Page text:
Solar System for Kids – a Model Project with Planets in Orbit.

A model for kids showing the planets of the Solar System.
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So I purchased a Solar System for my kids.  I am quite into space and wanted a model which I could use for a school homework project which showed the planets in their orbits during their journey around our nearest star, The Sun.

On a well known shopping site I came across the Learning Resources Geosafari Motorised Solar System, quite a large kids model in fact where the planets attach to metal rods which in-turn are fed into a motor which drives the orbits.

Now some people will gripe that this solar system is not really accurate in a number of different ways, lets take a look at these moans because in fairness, it is really low cost so great when on a budget and you get what you pay for.  If you want a scientifically accurate solar system model with different orbital speeds and solid brass planets, then you know where your bank card is – go for it.  If on the other hand you want something ideal for teaching your kids with, then this is for you.

Some people whinge that the solar systems planets aren’t realistic looking.  Well, in truth, they aren’t.  They are badly painted, for example the planet Jupiter doesn’t even have a great red spot on it.  Earth is basically a blue ball with no detail at all and some of the others look like they just had a few blobs slung on them.  But do not let this worry you – painting the planets is a project in its own right, and getting a book out or searching the Nasa website for Hubble space telescope planetary images provides you with more than enough information about how you can make the planets look more realistic.  If you can be bothered that is.  I’ve noticed more and more these days that many people seem to want spoon feeding (to put it politely) – well if thats how it is, then you will have to make do with the planets as they are provided, or go and spend hundreds on a different model.  Personally I found painting the planets with my children both educational, fun and entertaining – but that’s just me, other people may not enjoy doing such things with their kids.
A model for kids showing the planets of the Solar System.
I saw a review where someone was complaining that it was noisy.  Well, you can hear the motor going round – so what?  Have a look at our video and you will hear the slight noise this model gives out when the planets are orbiting the Sun.  Big deal.

On another note, the actual sphere of the Sun comes with two tops.  One is plain yellow, thus representing the Sun, however another is clear plastic and has some star constellations printed in black on it.  At first I was sceptical that these would show on a ceiling, but they do, and in a totally dark room, the bulb inside the orrery lights up bright enough to project fantastic sharp shadows on the ceiling, not of the planets of the Solar System, naturally, but of the stars which are printed on the dome.  So when you read up that someone couldn’t see the projection, just ignore them.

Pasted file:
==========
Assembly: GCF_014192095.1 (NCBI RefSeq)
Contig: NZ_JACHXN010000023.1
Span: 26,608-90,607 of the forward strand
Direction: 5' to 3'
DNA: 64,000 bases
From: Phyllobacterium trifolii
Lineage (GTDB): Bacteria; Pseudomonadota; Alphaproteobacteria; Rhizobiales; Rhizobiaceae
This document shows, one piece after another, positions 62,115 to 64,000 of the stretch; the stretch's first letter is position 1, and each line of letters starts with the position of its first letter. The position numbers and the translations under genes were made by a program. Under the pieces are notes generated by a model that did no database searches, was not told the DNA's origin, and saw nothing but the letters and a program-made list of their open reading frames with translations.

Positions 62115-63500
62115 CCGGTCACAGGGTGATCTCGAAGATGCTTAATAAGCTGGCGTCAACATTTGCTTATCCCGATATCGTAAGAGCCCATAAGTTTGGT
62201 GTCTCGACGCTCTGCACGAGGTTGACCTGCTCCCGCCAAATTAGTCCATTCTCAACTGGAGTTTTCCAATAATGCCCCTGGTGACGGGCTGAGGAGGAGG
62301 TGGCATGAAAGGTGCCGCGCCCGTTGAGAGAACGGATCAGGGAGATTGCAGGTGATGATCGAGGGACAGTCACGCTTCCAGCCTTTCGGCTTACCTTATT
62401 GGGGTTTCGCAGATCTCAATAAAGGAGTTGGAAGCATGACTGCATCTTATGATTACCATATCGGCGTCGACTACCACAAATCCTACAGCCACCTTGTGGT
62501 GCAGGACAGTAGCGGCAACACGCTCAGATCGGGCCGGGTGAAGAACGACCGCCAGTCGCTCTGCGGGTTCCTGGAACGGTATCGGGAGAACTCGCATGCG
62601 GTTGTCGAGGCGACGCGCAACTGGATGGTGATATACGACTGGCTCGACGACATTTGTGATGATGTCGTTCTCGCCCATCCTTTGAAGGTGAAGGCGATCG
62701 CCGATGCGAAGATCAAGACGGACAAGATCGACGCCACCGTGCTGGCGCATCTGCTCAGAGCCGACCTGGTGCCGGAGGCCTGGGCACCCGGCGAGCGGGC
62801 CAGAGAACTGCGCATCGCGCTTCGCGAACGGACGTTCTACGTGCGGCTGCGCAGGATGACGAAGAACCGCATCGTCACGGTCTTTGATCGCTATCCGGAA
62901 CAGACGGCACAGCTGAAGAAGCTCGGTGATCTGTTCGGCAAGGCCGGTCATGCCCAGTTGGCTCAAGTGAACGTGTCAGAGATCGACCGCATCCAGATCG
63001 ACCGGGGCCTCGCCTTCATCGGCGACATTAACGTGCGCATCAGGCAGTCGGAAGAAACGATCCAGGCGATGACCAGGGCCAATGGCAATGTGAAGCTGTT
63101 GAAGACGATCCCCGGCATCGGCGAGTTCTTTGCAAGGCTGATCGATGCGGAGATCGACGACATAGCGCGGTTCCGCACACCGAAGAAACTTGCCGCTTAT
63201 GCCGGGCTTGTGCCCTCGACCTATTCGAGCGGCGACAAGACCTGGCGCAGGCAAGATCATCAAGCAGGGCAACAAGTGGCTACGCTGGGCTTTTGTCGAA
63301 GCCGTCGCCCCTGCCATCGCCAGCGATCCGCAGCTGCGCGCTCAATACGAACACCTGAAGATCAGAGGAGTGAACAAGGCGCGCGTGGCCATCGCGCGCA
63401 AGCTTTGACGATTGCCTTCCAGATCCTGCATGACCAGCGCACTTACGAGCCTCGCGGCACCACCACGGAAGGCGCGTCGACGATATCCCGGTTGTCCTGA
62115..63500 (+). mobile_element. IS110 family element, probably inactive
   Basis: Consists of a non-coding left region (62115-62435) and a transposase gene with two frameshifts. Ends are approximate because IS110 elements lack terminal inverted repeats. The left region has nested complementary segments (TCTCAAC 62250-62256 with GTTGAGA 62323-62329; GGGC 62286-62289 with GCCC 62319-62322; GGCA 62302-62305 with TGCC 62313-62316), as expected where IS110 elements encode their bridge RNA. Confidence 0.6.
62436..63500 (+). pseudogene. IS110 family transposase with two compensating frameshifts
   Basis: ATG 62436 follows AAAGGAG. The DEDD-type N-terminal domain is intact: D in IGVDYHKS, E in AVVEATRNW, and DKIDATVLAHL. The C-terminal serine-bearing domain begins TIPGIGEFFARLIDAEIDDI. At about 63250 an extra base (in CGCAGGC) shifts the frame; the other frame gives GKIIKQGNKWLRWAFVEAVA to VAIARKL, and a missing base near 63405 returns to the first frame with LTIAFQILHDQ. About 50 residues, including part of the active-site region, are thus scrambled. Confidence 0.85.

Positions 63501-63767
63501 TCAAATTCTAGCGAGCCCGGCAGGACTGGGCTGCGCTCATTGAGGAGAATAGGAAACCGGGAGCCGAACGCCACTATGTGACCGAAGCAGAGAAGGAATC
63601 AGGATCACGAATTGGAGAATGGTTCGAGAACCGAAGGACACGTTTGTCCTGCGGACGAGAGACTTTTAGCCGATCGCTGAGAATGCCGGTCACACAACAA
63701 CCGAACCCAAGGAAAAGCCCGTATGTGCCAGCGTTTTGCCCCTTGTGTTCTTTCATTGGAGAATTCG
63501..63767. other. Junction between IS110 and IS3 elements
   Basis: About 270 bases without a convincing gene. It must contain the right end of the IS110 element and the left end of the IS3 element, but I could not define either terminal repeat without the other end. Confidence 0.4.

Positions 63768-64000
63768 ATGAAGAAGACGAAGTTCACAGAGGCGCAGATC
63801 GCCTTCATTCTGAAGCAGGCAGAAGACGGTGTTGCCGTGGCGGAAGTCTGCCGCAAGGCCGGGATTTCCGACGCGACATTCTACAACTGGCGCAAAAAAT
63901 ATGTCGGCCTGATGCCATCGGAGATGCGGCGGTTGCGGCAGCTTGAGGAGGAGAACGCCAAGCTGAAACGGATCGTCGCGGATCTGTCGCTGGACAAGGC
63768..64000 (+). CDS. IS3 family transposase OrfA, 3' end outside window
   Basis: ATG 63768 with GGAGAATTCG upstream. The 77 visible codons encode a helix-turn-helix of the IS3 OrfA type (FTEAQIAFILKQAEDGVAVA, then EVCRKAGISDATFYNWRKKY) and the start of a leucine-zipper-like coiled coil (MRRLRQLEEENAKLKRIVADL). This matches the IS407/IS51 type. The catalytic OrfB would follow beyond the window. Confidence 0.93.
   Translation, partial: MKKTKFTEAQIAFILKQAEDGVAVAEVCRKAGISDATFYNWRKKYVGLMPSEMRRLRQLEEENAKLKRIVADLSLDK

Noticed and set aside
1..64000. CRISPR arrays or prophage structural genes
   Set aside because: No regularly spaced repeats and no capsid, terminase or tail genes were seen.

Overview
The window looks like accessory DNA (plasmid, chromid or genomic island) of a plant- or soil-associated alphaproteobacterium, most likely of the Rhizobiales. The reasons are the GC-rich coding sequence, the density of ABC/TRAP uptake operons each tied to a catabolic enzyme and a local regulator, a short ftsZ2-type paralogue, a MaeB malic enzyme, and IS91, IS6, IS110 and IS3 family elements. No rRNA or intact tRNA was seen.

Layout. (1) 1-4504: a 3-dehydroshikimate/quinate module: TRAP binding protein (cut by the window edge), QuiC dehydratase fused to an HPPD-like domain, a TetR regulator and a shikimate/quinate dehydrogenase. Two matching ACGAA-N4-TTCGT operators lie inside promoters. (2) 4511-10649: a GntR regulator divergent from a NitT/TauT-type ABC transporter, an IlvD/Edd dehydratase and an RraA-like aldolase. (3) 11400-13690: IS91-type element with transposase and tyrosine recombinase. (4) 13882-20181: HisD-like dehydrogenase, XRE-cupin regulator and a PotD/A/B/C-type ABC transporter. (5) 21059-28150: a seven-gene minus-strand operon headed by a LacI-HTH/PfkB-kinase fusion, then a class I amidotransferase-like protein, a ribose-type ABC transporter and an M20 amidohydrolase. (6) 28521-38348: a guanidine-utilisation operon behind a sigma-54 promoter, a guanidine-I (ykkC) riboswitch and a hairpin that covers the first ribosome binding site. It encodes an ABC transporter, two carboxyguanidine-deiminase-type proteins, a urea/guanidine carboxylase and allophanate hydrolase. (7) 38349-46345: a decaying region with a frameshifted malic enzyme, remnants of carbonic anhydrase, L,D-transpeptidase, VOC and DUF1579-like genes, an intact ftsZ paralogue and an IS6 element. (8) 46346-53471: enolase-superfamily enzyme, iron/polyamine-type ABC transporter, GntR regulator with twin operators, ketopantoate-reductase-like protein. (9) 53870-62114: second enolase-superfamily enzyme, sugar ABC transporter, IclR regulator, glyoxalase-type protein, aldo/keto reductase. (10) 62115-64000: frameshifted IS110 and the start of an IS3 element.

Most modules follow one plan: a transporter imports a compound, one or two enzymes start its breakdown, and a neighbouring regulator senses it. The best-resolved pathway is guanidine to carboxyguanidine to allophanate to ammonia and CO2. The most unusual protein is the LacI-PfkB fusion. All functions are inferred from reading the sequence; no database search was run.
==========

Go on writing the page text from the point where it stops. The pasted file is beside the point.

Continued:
A small switch allows the owner to set the planets moving on their own with no light, or with light, or just have a light on for the stars.  To power the solar systems planets and get them going round the sun, and to operate the bright bulb, you will need 4 type C batteries.  There is also an adapter port on it which allows you to use some kind of mains power adaptor – although I haven’t tried this.

The model Solar System will be taken into school by one of my boys for a homework project they are working on.  Having spent time explaining that the planets orbit at different speeds and their distance from the Sun is not to scale, i’m confident he will give a good presentation and be able to inform his classmates all about space and the planets.   I highly recommend this item, because despite its paintwork on the planets, the model works well and a bit of fun handywork gets round this issue whilst providing fun and education at the same time.

As another quick note, there are no moons on any of our heavenly fiends – so as a next project I am going to make a moon for the planet Earth and for Jupiter I will do the four moons which Galileo Galilei spotted when he first look through his telescope at the stars and found out that there were other planets out there.  These would be Io, Ganymede, Callisto and Europa.  Also note that there is a Pluto on it aswell as Mercury, Venus, Earth, Mars, Jupiter, Saturn, Uranus and Neptune.  Now some will argue about Pluto and whether it’s a planet – officially it is not, but hey, what better way to teach the kids than to show them a bit of history, and for the real pedantic idiots out there – guess what – you can unplug its metal rod if you don’t want it so you have the best of both worlds!!!

Well worth the paltry amount I paid for it.

Solar System for Kids.

Solar System for Kids.
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8/10

    Pros

    • - Cheap
    • - Smooth running
    • - Does the Job

    Cons

    • - Poor planetary detail - just paint them if you are bothered.
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